Thus, after some months, you should try to remove any previously necessary github references in your Gemfile.
I ran into a case where including rspec-instafail before rspec resulted in zeus failing due to In general, when doing relatively major gem upgrades, you really need to evaluate customizations to these places.
Sometimes the fix you need has already been released to Ruby Gems in an RC version (RC means Release Candidate). Here’s an example of an RC version gem that I’m currently using: Sometimes what you need has not been shared with Ruby Gems, yet the issue has received commits on Github.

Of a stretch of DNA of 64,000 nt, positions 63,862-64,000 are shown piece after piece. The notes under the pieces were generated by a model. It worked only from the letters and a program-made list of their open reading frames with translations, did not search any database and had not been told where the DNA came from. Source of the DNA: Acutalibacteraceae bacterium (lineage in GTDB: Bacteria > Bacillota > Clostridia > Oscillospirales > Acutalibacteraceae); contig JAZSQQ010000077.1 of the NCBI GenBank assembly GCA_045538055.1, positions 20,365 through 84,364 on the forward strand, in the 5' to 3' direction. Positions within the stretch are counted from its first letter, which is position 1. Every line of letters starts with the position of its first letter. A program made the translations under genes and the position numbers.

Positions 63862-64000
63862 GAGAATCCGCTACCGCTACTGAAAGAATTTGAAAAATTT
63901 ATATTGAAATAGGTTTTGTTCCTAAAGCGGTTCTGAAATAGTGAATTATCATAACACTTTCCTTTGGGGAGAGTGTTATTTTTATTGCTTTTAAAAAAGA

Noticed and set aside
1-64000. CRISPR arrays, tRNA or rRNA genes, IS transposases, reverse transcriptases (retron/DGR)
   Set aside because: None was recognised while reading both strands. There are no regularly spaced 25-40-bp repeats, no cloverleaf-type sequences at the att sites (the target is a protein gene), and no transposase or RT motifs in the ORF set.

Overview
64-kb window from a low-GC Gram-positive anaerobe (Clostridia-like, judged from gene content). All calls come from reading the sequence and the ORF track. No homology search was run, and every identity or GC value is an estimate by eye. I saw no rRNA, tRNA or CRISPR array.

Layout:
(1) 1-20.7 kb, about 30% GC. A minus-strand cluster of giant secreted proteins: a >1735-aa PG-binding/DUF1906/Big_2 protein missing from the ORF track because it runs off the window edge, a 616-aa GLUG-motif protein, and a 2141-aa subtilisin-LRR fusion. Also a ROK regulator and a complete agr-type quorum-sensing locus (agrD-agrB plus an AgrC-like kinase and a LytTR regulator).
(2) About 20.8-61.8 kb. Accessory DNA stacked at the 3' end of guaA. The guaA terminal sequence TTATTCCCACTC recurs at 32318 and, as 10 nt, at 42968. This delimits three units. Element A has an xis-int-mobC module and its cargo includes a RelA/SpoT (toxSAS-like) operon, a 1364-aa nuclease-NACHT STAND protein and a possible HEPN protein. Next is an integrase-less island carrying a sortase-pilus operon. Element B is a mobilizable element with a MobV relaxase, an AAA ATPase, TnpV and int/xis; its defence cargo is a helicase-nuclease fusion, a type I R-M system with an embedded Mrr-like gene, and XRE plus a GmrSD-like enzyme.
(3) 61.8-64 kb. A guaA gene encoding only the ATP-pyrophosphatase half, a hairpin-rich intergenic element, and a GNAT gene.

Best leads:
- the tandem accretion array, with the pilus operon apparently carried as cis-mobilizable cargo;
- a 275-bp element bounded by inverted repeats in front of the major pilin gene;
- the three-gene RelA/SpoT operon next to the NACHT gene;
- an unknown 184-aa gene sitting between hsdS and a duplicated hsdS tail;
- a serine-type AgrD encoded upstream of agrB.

Here’s my favorite reasons for keeping gems relatively current: That being said, recent versions can have new bugs, so it’s best to avoid versions that are unreleased or that haven’t aged at least a few weeks.
I.e., don’t do a without specifying which gems to update. And then when tests fail, you won’t be able to easily decipher which dependency is the problem.
Specify which gems to update by running the command: and verify your tests pass. Consider putting a summary of how many tests pass and how long it takes.
If you don’t have adequate tests, then be ready to do some adequate manual testing.
Even if you have lots of tests, you still need to do manual testing if you upgrade a UI library such as to see what got updated.
If you don’t find what you need on Google and you have an idea what gem is causing issues, the next place to search is the issues page for the gem’s Github repository.